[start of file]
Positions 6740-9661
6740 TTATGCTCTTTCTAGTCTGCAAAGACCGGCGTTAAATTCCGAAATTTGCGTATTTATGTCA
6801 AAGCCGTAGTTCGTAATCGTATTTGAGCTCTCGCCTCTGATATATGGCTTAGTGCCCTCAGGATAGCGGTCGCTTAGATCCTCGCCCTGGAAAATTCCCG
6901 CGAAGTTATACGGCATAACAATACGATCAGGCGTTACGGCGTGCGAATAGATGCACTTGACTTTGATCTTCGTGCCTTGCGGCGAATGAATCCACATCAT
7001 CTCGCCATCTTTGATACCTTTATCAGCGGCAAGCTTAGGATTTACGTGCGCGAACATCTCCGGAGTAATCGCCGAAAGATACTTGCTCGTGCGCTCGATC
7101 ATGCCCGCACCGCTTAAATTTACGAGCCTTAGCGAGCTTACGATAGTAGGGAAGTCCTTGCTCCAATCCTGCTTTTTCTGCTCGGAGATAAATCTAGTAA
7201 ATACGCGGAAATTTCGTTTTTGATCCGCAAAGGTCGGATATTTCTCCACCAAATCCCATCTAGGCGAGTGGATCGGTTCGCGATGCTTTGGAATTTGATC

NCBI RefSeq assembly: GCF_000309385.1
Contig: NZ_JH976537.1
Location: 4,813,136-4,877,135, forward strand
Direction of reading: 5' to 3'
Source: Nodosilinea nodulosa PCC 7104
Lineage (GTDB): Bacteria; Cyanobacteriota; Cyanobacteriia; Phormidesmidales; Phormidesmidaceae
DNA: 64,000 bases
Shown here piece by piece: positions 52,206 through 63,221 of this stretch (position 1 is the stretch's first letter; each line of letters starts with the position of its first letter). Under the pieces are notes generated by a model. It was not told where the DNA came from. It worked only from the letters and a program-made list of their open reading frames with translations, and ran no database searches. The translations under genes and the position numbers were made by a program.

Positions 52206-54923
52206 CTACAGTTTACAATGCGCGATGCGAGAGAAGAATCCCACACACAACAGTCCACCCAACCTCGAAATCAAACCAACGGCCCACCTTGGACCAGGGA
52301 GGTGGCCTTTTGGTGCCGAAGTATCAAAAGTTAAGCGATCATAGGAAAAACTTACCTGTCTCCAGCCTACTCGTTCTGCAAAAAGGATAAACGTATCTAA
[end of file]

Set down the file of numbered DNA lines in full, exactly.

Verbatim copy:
Positions 6740-9661
6740 TTATGCTCTTTCTAGTCTGCAAAGACCGGCGTTAAATTCCGAAATTTGCGTATTTATGTCA
6801 AAGCCGTAGTTCGTAATCGTATTTGAGCTCTCGCCTCTGATATATGGCTTAGTGCCCTCAGGATAGCGGTCGCTTAGATCCTCGCCCTGGAAAATTCCCG
6901 CGAAGTTATACGGCATAACAATACGATCAGGCGTTACGGCGTGCGAATAGATGCACTTGACTTTGATCTTCGTGCCTTGCGGCGAATGAATCCACATCAT
7001 CTCGCCATCTTTGATACCTTTATCAGCGGCAAGCTTAGGATTTACGTGCGCGAACATCTCCGGAGTAATCGCCGAAAGATACTTGCTCGTGCGCTCGATC
7101 ATGCCCGCACCGCTTAAATTTACGAGCCTTAGCGAGCTTACGATAGTAGGGAAGTCCTTGCTCCAATCCTGCTTTTTCTGCTCGGAGATAAATCTAGTAA
7201 ATACGCGGAAATTTCGTTTTTGATCCGCAAAGGTCGGATATTTCTCCACCAAATCCCATCTAGGCGAGTGGATCGGTTCGCGATGCTTTGGAATTTGATC

NCBI RefSeq assembly: GCF_000309385.1
Contig: NZ_JH976537.1
Location: 4,813,136-4,877,135, forward strand
Direction of reading: 5' to 3'
Source: Nodosilinea nodulosa PCC 7104
Lineage (GTDB): Bacteria; Cyanobacteriota; Cyanobacteriia; Phormidesmidales; Phormidesmidaceae
DNA: 64,000 bases
Shown here piece by piece: positions 52,206 through 63,221 of this stretch (position 1 is the stretch's first letter; each line of letters starts with the position of its first letter). Under the pieces are notes generated by a model. It was not told where the DNA came from. It worked only from the letters and a program-made list of their open reading frames with translations, and ran no database searches. The translations under genes and the position numbers were made by a program.

Positions 52206-54923
52206 CTACAGTTTACAATGCGCGATGCGAGAGAAGAATCCCACACACAACAGTCCACCCAACCTCGAAATCAAACCAACGGCCCACCTTGGACCAGGGA
52301 GGTGGCCTTTTGGTGCCGAAGTATCAAAAGTTAAGCGATCATAGGAAAAACTTACCTGTCTCCAGCCTACTCGTTCTGCAAAAAGGATAAACGTATCTAA